The solution: Look for a platform with customizable, consolidated reporting
When your global payroll management is standardized and consolidated between countries and subsidiaries, you have quicker access to all necessary data whenever you need it because the systems are integrated and available to everyone within the organization, regardless of their location.
Using payroll technology can remove any inefficiencies that have been stopping you from improving your employee retention and accurate payroll reporting.
Employee misclassification: Is your worker an employee or contractor?
The consequences of employee misclassification can cause significant reputational, financial, and legal damage to a company if the IRS discovers an employer classified an employee as an independent contractor.
The solution: Work with compliance experts
Dan Westgarth, Chief Operating Officer, Deel
If you’re a US business owner and don’t want to make an honest mistake when determining if you’re hiring someone as a contractor or an employee, you can check out the 20 Factor test to help you make a clear difference. Most of these factors come down to the amount of work performed by the employee/contractor you have control over.
A more comprehensive solution is to use Deel to engage independent contractors and employees. When you use our employer of record (EOR) model, we take on the legal responsibility for your employees, including their classification.
With Deel Shield, we’ll assess the correct classification of your workforce, handle the hiring and HR admin on your behalf, and create locally compliant contracts.
Data protection: Are you following GDPR guidelines?
In 2018, Europe released new regulations related to personal data collecting and processing, introducing stricter rules (and higher penalties) for businesses worldwide. Those using third-party services to manage their clients’ or customers’ data had to make policy changes and adjustments to comply with the new standards.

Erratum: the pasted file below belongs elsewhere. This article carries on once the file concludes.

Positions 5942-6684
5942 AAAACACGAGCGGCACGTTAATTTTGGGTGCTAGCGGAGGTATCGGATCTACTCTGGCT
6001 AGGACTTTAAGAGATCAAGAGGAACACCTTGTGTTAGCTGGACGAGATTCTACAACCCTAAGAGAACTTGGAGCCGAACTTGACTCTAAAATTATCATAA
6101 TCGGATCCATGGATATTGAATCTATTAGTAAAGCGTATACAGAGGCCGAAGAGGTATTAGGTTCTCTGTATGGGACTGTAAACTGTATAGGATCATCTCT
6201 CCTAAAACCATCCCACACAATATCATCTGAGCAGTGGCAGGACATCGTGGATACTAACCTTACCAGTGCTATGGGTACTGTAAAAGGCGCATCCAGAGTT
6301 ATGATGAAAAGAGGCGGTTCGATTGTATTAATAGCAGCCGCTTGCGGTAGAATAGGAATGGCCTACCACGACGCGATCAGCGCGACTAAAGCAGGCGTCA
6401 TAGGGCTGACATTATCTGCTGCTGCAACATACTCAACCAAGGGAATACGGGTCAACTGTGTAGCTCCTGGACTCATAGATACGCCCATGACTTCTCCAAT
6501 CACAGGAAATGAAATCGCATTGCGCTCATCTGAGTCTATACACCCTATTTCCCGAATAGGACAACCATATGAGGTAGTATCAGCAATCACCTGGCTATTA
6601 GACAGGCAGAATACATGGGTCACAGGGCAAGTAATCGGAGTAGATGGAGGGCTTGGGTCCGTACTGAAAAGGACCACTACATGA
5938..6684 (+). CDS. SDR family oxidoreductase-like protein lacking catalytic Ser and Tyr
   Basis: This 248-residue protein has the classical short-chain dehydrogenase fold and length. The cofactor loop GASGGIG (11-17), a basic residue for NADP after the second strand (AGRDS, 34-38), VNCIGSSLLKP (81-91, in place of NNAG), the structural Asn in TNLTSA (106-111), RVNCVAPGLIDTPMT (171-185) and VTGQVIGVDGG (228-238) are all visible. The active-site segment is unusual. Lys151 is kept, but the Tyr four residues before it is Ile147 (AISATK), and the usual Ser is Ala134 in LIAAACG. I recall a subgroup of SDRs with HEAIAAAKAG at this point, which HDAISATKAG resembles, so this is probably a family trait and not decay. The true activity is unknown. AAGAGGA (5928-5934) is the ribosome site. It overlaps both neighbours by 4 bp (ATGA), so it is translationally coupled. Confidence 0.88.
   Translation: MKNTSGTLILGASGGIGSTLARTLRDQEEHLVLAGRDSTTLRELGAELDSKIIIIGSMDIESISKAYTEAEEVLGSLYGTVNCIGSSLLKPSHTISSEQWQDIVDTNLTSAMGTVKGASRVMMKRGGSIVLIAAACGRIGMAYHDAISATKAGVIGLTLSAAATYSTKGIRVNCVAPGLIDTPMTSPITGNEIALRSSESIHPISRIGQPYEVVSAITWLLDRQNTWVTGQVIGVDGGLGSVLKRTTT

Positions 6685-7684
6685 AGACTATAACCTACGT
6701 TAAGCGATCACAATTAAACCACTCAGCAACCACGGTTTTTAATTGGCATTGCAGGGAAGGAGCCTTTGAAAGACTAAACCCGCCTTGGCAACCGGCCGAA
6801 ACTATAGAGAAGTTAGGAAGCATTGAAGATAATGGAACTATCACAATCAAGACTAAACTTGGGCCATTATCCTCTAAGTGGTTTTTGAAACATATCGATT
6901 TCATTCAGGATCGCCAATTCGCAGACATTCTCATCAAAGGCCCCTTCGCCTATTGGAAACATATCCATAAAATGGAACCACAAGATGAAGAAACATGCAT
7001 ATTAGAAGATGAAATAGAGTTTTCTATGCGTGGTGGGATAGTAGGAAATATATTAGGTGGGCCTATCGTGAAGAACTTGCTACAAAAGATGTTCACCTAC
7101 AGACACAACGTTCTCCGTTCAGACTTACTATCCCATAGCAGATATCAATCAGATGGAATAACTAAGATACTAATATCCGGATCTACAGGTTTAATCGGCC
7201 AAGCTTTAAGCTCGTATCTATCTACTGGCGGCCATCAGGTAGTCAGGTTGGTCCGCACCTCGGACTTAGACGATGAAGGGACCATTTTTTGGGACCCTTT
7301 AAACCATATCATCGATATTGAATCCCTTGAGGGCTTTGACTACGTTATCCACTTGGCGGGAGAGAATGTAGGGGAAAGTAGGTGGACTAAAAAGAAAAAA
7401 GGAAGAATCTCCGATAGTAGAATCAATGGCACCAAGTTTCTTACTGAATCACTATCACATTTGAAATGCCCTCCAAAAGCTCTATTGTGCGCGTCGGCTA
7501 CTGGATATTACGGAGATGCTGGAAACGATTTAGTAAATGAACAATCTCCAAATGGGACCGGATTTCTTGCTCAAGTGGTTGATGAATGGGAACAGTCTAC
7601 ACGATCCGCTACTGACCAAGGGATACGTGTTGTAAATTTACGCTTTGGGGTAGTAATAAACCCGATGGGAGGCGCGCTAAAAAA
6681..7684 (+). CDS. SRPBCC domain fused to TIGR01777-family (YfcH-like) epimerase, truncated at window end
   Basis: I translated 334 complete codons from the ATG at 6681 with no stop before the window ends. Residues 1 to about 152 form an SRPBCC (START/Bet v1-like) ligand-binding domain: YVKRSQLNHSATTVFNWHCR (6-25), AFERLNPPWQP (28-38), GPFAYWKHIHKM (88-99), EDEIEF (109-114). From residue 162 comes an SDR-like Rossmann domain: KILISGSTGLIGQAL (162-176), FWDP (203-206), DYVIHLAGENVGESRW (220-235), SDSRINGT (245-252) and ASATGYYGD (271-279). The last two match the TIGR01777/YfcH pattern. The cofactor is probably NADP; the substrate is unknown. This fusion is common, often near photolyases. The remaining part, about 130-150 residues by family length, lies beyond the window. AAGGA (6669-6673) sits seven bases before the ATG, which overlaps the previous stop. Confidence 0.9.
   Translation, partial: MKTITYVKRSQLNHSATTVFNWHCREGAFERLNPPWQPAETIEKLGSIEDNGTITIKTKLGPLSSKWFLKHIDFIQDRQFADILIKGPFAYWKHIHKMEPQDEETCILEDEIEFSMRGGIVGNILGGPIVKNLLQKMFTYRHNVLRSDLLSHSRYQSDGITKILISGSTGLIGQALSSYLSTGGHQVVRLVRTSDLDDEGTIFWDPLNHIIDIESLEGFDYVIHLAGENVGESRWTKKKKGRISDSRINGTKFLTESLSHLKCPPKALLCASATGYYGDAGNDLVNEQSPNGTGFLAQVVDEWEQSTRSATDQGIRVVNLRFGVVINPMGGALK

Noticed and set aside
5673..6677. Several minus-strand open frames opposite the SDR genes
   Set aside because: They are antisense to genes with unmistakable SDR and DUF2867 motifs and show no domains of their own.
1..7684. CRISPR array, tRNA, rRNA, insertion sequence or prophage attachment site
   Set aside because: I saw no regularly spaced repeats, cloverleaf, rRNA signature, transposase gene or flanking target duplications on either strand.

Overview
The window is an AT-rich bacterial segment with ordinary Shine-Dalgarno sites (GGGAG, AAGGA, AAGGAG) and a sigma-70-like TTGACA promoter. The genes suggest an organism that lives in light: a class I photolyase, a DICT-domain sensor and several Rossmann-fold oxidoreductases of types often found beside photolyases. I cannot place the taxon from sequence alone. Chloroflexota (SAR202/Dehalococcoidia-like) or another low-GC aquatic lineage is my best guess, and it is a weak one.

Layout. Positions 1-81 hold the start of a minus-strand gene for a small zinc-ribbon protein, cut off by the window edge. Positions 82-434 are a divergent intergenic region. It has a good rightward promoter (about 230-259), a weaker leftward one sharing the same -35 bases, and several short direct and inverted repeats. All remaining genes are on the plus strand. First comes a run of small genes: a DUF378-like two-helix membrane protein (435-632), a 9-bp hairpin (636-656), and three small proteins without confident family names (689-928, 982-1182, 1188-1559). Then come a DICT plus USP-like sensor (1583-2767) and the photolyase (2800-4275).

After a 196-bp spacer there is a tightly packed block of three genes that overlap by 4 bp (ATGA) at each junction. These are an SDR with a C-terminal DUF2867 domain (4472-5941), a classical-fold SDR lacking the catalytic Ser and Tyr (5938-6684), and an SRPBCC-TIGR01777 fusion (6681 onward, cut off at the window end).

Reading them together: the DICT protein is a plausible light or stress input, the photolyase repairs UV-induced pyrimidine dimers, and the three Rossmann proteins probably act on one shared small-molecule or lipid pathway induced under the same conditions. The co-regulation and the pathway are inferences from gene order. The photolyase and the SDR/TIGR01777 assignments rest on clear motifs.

That’s why having a suitable Data Processing Agreement (DPA) in place is extremely important. A DPA is a contract that legally binds the third-party data processor to handle the data in compliance with the GDPR. If they fail to do so, the document protects the data controller—the company that provided the data to the processor.
When engaging in work that involves sharing clients’ personal data, countries within the EU are legally obligated to sign a DPA with the companies they collaborate with.
The solution: Confirm your global payroll partner is GDPR compliant
Hiring new employees abroad requires extending access to your payroll data. To ensure accuracy and efficiency, consider investing in automation software.
By using such programs, you can reduce the risk of human error since less data will be managed manually. This approach enhances data security by ensuring that only essential personnel have access to and manage confidential information.
How Deel helped Telin simplify and scale their global payroll
Telin is an international telecommunications service provider based in Jakarta, Indonesia.
As Telin aimed to continue growing—with a goal of scaling in 15 new international markets—they needed a solution that handled:
- Onboarding documents
- Employee benefits
That’s where Deel came in. With Deel, Telin can view their whole international workforce so they’re confident their team gets paid, employed, and serviced correctly and compliantly in their own countries and time zones.
“The intangible value is using Deel to handle all the compliance aspects of hiring and operating payroll processes around the world. It has saved Telin considerable time compared to if we handled it ourselves.” — Wayan Damayant, Human Capital Specialist, Telin
Leveraging automation: Have you optimized your local payroll operations?
We already mentioned how technology could help us save time and achieve better results in business, though it may be time-consuming to integrate programs into your daily processes. Sometimes, the complexity of it is due to the inexistent standardization of your data and a lack of a single system that will collect it.
When you standardize your data, you will notice how automated HR processes can easily replace manual tasks. By implementing automation in your systems, you will become more efficient and reduce the time and money you’d usually spend on daily tasks that consume too much energy.
The solution: Audit, standardize, and centralize your global payroll platform